14 can first be identified as the shops, tenements, and solars on the S. side of the great gate of 13 and over its entry, which in 1512 were excepted from the lease of 13. Subsequently it was described as two tenements annexed to 13 for which Henry Carvill paid £1. 6s. 8d. rent between 1517 and 1526. William Foster, citizen and brewer, paid the same between 1527 and 1538 and inhabited the property. In 1538, when he was said to inhabit 13, Ambrose Barker took a 99-year lease at 20s. rent of 14, now described as a tenement with shop, cellars, and solars. The conditions were the same as those in his lease of 13. Barker also held 16 under lease from the hospital, and by royal grant in 1540 was allowed to hold these three properties rent-free for the term of his life. (fn. 10) 13-15 were regarded as the gift to the Mercers' Company of William Daunteseye, who put up some of the money for the purchase from the Crown as an endowment for an obit. The company initially received no rent from 13- 14, but in 1549-50 and 1550-1 Daunteseye's executors made payments to the company of £5. 6s. 8d. and £2. 13s. 4d., respectively, apparently in lieu of the full rent of £6 p.a. which would be due after Barker's death. In 1571 the Crown granted 13-15 to Thomas Jennyns and Edward Forthe as 'concealed lands' which ought to have been in the Crown's possession since they formed the endowment of Daunteseye's obit, but there is no sign that the title of the Mercers' Company was affected by this. (fn. 11)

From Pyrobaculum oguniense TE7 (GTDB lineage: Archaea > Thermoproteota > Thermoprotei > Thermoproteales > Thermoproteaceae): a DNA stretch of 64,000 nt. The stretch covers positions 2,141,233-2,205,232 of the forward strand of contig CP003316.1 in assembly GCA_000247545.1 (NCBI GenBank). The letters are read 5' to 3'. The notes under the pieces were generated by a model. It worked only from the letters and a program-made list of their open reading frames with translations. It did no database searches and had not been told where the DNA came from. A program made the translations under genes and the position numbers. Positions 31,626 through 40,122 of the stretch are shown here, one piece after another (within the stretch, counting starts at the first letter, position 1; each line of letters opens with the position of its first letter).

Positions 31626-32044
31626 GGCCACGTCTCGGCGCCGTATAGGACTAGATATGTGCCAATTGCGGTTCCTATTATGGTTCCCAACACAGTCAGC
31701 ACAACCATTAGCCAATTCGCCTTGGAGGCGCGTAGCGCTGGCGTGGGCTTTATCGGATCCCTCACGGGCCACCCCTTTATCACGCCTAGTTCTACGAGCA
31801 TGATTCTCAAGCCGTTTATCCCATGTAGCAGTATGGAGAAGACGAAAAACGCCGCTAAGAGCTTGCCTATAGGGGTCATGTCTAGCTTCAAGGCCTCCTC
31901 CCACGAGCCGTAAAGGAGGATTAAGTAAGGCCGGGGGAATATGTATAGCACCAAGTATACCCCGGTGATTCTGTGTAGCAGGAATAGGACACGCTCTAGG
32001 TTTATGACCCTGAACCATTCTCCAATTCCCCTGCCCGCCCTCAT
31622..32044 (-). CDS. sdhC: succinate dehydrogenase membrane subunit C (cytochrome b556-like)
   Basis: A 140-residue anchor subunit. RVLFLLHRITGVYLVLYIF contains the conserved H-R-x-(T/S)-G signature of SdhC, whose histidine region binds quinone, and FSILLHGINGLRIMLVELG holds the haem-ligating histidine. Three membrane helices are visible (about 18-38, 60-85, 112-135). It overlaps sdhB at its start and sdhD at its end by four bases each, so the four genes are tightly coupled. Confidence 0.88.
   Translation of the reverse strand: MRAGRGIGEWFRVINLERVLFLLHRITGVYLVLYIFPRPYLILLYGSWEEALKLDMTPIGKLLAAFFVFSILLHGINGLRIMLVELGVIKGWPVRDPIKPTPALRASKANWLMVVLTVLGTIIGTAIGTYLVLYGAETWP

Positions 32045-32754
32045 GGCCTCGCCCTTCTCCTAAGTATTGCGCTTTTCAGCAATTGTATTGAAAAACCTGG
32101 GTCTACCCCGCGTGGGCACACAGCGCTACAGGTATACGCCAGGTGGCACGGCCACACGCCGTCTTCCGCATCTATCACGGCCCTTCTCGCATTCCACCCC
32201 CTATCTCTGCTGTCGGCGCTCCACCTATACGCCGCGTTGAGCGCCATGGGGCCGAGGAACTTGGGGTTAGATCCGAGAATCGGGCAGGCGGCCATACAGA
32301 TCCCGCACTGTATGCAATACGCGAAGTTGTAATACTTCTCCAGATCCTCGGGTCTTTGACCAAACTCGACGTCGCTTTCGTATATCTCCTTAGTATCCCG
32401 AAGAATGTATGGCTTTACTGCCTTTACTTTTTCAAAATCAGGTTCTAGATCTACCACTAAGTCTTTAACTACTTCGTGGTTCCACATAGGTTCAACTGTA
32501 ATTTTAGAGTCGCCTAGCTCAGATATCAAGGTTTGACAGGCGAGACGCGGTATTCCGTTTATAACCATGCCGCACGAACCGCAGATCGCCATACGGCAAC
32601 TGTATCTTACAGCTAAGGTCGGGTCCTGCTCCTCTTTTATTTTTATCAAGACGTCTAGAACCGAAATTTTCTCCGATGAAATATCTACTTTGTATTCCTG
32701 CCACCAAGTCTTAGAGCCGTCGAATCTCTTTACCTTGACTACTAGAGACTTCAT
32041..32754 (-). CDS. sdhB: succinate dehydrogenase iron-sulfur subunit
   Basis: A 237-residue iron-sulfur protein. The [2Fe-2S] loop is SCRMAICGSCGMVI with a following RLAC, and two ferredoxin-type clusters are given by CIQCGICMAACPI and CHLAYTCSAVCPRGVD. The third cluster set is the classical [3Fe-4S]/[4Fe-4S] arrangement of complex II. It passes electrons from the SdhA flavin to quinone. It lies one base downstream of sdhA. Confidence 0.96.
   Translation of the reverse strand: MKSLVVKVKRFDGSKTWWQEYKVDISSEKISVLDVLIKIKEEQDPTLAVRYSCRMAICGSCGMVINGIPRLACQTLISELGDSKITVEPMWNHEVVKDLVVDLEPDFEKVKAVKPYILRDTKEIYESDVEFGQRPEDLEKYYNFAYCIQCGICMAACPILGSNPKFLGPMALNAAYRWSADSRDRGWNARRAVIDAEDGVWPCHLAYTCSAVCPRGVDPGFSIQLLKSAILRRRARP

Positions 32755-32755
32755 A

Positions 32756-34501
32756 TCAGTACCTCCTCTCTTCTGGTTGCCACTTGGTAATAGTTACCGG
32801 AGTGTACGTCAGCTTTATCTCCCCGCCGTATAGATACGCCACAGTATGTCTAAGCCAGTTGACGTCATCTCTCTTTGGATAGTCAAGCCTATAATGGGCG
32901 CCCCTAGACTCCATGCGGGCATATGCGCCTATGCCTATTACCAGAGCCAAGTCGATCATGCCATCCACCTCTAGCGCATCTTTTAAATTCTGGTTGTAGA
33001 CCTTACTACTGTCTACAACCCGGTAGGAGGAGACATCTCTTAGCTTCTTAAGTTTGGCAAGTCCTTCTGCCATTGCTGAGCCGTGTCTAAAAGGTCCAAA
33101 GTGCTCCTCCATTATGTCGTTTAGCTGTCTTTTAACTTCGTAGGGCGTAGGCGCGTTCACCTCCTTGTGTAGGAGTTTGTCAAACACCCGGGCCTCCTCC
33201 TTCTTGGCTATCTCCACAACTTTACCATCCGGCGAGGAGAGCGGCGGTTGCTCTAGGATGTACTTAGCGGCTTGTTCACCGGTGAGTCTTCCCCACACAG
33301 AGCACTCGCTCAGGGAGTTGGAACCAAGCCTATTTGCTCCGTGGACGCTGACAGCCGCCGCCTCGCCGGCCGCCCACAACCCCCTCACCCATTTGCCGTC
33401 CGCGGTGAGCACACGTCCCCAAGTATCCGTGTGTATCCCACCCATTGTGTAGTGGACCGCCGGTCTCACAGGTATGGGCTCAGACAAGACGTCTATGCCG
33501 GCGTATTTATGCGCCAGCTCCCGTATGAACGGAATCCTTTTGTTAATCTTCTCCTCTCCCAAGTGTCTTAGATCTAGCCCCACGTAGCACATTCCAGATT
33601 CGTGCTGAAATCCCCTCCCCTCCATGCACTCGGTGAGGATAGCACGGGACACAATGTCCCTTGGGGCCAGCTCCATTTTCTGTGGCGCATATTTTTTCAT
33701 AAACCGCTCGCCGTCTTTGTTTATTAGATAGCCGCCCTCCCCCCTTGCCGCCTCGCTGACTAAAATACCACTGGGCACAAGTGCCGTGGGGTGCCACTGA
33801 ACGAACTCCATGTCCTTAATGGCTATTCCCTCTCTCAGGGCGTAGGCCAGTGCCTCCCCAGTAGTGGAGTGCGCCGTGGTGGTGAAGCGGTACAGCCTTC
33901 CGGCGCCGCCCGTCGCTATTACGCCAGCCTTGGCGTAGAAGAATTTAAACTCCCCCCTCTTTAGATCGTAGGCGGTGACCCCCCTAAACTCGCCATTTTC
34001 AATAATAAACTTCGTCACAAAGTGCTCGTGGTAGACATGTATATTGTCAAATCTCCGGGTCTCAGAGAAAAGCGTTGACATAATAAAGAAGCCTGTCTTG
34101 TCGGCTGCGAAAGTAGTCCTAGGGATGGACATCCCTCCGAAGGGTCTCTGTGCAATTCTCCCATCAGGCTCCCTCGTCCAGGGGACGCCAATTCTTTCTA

In 1559-60 the company decided to attempt a suit at law against Barker to try out his exemption from rent, and Anne Warcupe, widow, seems to have had hopes of obtaining a lease of Barker's house. The attempt was cut short by Barker's death, and for the last term of 1560-1 his widow paid the £1. 10s. rent now due for 13 and 14. (fn. 12) At about this time there was a controversy between the company and the parishioners of St. Martin over the northern part of the property. In 1559 viewers decided that a little house over the highway from Ironmonger Lane to Old Jewry, and apparently adjoining both 13 and the church, belonged to the company together with a wall on the S. side of the highway; this little house was probably identical with the chapel forming part of 13, which in 1562 was said to sail over the alley above a gateway. In 1564 the parishioners were demanding from the company 10s. rent for the chapel and 'little low rooms' partly fixed into the church wall, which they alleged had been paid by the tenants of 13. (fn. 13)